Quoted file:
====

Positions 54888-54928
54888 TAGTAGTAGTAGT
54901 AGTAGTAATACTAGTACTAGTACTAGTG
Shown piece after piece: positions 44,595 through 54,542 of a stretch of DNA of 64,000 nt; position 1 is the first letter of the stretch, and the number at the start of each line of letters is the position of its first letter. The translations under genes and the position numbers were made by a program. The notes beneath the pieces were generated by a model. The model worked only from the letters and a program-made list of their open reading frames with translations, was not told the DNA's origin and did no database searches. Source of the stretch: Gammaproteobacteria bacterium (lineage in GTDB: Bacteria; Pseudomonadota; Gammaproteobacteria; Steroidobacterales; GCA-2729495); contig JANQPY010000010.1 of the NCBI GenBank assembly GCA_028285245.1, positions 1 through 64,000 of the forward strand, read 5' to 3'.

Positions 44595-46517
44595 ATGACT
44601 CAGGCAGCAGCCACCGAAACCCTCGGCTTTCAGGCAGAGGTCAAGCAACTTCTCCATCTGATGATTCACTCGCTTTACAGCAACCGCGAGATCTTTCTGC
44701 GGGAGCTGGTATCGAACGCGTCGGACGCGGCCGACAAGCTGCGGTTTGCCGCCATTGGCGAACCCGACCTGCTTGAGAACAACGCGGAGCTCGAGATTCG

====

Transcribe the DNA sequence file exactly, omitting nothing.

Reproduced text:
Positions 54888-54928
54888 TAGTAGTAGTAGT
54901 AGTAGTAATACTAGTACTAGTACTAGTG
Shown piece after piece: positions 44,595 through 54,542 of a stretch of DNA of 64,000 nt; position 1 is the first letter of the stretch, and the number at the start of each line of letters is the position of its first letter. The translations under genes and the position numbers were made by a program. The notes beneath the pieces were generated by a model. The model worked only from the letters and a program-made list of their open reading frames with translations, was not told the DNA's origin and did no database searches. Source of the stretch: Gammaproteobacteria bacterium (lineage in GTDB: Bacteria; Pseudomonadota; Gammaproteobacteria; Steroidobacterales; GCA-2729495); contig JANQPY010000010.1 of the NCBI GenBank assembly GCA_028285245.1, positions 1 through 64,000 of the forward strand, read 5' to 3'.

Positions 44595-46517
44595 ATGACT
44601 CAGGCAGCAGCCACCGAAACCCTCGGCTTTCAGGCAGAGGTCAAGCAACTTCTCCATCTGATGATTCACTCGCTTTACAGCAACCGCGAGATCTTTCTGC
44701 GGGAGCTGGTATCGAACGCGTCGGACGCGGCCGACAAGCTGCGGTTTGCCGCCATTGGCGAACCCGACCTGCTTGAGAACAACGCGGAGCTCGAGATTCG